Margarita graduated Summa Cum Laude from New York University with a B.A. in linguistics and German. She worked as an intern at LARC on a variety of projects and as a research assistant on an NSF-funded doctoral dissertation grant to Lucia Pozzan and Virginia Valian. She is currently a Lab Coordinator at Harvard University’s Laboratory for Developmental Studies.
Pooja Paul will graduate from the Claremont Colleges, CA, in 2011 with a degree in Linguistics and Cognitive Science, and a minor in Studio Art. Besides English, she speaks Malayalam, Japanese and Hindi. She is interested in computational models of language, and is currently working on case in Malayalam. She will be pursuing a Ph.D in linguistics at Harvard next year.
Nathan LaFave graduated from The University of Michigan in 2009 with a B.A. in Linguistics and Chinese Language and Culture as well as a minor in Music. He is currently pursuing a Ph.D. in Linguistics at NYU. He worked as an intern at LARC and as a research assistant on an NSF-funded doctoral dissertation grant to Lucia Pozzan and Virginia Valian. Nathan is primarily interested in sociolinguistics, and more specifically in Computer Mediated Communication.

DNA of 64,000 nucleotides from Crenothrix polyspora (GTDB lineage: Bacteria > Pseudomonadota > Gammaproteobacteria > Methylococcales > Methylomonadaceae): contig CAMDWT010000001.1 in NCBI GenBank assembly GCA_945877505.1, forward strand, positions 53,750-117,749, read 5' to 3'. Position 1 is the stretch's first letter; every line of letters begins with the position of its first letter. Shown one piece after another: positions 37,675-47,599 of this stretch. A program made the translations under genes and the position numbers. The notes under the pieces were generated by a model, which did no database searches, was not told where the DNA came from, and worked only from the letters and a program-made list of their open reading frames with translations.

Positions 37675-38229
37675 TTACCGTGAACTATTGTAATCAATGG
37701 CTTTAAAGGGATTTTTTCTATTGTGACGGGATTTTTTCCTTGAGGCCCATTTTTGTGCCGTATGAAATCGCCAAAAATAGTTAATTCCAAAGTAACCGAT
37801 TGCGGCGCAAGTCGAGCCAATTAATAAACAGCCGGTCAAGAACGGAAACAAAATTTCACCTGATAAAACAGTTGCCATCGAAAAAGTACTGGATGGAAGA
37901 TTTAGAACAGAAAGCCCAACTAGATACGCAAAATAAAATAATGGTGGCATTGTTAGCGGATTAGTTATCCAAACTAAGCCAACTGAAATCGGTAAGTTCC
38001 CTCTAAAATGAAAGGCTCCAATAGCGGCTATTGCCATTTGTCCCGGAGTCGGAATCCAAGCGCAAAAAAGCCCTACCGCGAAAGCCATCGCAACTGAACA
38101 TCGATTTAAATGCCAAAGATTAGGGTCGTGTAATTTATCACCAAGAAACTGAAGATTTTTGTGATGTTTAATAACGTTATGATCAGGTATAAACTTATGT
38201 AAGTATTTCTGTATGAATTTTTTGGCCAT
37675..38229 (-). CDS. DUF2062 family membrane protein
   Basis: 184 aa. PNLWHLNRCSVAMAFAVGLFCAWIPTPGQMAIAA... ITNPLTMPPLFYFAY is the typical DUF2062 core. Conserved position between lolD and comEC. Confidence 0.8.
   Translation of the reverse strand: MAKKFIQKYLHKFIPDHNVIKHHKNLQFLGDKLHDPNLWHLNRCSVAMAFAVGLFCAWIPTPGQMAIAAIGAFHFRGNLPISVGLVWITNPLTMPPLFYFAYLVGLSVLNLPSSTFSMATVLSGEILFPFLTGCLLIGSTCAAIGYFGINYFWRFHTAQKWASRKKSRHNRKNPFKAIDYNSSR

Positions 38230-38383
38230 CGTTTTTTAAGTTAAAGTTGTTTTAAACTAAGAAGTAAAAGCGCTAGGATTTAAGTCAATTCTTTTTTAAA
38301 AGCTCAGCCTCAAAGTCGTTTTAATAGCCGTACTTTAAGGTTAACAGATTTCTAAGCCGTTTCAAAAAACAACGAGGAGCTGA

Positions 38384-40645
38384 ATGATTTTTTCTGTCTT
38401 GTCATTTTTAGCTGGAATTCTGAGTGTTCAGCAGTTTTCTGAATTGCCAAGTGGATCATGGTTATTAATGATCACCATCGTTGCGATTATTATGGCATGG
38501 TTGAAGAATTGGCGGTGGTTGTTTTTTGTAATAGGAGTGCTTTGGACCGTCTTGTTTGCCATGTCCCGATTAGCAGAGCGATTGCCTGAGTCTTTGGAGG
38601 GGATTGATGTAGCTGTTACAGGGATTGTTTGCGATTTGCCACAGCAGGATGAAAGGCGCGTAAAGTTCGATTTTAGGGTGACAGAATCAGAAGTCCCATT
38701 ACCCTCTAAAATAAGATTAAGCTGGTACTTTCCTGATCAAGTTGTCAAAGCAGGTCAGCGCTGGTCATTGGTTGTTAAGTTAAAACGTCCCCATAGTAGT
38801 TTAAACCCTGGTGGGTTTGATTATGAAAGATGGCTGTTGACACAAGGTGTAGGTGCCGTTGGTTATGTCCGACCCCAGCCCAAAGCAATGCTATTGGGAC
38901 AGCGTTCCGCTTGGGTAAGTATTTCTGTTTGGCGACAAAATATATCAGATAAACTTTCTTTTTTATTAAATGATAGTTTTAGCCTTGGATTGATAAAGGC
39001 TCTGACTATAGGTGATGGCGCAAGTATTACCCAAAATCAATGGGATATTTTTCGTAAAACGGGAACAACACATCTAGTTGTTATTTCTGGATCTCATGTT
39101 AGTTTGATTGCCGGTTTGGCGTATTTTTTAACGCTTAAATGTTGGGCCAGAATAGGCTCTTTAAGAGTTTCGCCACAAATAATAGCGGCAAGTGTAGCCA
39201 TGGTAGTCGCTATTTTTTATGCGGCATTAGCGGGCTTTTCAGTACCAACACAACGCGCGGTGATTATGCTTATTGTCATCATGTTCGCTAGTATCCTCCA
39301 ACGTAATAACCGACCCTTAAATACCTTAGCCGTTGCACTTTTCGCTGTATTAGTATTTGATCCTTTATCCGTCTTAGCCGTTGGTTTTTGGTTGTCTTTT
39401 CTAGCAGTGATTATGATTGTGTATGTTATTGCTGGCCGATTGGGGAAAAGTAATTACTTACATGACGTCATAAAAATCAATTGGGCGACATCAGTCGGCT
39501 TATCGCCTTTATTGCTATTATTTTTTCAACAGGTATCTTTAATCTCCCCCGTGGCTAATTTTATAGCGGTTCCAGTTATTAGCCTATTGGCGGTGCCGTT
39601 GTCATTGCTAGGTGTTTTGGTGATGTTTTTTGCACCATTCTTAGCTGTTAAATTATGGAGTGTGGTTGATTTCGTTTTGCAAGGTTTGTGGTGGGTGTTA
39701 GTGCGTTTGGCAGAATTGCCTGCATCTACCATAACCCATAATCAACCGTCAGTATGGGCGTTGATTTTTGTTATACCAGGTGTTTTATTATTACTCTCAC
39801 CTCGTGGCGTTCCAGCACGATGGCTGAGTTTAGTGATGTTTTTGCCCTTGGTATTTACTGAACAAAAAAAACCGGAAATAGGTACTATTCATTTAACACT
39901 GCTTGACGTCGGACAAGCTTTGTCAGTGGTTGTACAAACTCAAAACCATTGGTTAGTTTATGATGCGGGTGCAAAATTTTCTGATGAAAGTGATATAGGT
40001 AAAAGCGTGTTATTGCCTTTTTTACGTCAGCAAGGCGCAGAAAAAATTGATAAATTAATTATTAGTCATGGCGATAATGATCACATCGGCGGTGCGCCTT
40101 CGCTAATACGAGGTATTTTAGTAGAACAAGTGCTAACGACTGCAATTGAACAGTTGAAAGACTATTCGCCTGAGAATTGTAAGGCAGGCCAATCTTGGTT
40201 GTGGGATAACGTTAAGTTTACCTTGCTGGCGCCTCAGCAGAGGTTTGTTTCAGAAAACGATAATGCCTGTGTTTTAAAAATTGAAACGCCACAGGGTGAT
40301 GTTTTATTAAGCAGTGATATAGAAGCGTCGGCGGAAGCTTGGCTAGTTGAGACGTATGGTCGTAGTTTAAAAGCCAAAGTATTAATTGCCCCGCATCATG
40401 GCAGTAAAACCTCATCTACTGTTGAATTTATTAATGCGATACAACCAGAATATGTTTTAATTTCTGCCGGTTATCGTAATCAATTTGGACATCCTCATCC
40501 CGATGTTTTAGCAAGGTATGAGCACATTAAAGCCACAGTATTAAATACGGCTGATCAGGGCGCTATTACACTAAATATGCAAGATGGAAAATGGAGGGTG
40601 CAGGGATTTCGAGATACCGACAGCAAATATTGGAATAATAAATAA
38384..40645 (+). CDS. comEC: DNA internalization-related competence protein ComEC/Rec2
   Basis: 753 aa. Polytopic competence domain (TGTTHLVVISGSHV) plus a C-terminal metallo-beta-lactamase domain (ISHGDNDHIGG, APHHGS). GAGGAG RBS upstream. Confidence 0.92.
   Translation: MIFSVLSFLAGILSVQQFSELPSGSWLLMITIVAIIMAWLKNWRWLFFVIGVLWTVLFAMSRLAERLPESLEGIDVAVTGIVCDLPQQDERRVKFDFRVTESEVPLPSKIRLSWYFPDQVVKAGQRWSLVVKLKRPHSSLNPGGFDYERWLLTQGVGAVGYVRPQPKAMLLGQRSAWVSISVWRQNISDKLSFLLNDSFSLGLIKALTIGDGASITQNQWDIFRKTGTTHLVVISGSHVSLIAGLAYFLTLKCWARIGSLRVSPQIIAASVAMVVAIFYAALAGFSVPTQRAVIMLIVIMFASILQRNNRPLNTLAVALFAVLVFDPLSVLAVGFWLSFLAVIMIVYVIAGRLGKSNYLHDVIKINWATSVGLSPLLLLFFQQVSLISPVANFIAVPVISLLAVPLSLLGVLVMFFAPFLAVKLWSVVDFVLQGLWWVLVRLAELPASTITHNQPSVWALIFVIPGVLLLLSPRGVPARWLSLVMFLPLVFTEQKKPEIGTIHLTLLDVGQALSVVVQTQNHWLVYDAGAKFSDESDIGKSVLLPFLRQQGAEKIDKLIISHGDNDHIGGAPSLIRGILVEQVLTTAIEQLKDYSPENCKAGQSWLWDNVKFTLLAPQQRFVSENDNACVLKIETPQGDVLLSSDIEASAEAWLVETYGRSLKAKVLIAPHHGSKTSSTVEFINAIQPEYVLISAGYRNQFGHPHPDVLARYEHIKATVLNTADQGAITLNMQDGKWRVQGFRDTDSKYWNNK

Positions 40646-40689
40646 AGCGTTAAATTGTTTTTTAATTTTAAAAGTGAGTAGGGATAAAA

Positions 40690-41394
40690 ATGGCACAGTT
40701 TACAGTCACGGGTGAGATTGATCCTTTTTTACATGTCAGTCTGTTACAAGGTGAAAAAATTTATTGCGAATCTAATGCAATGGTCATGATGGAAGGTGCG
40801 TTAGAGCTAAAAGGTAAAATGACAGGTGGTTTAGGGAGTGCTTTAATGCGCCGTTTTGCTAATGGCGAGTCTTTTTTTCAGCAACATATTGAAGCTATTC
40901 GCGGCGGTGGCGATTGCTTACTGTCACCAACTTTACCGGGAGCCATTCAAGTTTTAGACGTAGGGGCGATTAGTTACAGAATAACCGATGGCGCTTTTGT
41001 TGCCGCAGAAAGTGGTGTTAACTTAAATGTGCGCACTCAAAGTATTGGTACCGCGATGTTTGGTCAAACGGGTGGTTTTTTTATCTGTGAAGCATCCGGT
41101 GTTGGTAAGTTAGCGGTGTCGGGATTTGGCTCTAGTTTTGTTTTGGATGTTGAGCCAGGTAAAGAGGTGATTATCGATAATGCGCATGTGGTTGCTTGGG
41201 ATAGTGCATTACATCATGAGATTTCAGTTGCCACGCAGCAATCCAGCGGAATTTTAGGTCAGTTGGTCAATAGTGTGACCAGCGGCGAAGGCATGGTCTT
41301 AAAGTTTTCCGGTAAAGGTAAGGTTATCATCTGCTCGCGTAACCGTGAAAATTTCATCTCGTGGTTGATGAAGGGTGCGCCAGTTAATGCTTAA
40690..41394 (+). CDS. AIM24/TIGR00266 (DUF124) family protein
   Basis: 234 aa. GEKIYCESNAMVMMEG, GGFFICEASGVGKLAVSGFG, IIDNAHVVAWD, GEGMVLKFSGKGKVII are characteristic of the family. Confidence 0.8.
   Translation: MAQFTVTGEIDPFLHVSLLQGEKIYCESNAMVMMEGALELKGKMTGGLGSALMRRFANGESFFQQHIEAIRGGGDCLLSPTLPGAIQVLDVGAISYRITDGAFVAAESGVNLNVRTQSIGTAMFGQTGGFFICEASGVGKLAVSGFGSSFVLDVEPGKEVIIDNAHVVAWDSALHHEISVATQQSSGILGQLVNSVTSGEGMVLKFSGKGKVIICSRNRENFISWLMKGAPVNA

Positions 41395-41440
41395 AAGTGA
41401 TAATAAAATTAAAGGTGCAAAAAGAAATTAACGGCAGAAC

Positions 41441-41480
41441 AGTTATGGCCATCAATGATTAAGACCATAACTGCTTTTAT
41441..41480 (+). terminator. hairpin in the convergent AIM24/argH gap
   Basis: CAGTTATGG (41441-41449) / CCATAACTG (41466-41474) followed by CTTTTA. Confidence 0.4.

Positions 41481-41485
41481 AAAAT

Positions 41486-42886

Dorota Ramlogan is currently pursuing an undergraduate degree in Psychology with an English minor at Hunter College. She is also a member of the Thomas Hunter Honors Program and is working on her Honors thesis project with Professor Virginia Valian and Ph.D. Candidate Lucia Pozzan. Her research project investigates the production of English possessive pronouns in child language acquisition.